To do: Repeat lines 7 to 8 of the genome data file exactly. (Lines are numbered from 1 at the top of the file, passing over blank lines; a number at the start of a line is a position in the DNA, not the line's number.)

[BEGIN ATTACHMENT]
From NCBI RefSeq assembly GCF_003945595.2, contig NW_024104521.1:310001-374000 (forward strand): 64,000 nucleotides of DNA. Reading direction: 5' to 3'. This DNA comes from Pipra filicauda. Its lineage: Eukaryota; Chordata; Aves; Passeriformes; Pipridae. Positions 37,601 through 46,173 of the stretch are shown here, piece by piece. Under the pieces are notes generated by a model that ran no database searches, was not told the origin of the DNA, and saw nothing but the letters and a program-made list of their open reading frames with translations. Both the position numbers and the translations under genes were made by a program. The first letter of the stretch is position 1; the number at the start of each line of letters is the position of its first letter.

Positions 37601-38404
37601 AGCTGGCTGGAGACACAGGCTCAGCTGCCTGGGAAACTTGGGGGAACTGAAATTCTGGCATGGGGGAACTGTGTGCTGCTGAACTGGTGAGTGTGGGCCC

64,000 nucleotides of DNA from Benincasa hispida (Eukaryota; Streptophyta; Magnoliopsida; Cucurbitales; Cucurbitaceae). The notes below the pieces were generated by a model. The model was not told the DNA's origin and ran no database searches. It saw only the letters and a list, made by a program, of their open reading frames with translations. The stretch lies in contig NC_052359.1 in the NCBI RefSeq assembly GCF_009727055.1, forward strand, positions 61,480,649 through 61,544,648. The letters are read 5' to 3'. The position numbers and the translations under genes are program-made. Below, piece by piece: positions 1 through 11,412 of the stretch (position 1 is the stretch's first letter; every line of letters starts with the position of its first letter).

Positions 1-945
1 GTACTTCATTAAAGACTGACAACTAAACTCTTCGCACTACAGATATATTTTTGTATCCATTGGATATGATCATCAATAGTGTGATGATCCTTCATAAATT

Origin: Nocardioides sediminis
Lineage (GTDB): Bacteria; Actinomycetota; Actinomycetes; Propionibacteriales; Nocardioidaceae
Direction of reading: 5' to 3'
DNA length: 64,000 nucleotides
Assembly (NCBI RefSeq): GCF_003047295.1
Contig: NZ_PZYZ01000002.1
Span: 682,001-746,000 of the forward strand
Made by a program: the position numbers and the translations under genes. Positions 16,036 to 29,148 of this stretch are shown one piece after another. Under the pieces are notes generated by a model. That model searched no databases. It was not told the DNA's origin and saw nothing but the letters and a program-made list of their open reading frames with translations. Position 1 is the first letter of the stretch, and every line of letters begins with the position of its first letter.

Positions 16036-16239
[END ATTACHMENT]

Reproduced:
Origin: Nocardioides sediminis
Lineage (GTDB): Bacteria; Actinomycetota; Actinomycetes; Propionibacteriales; Nocardioidaceae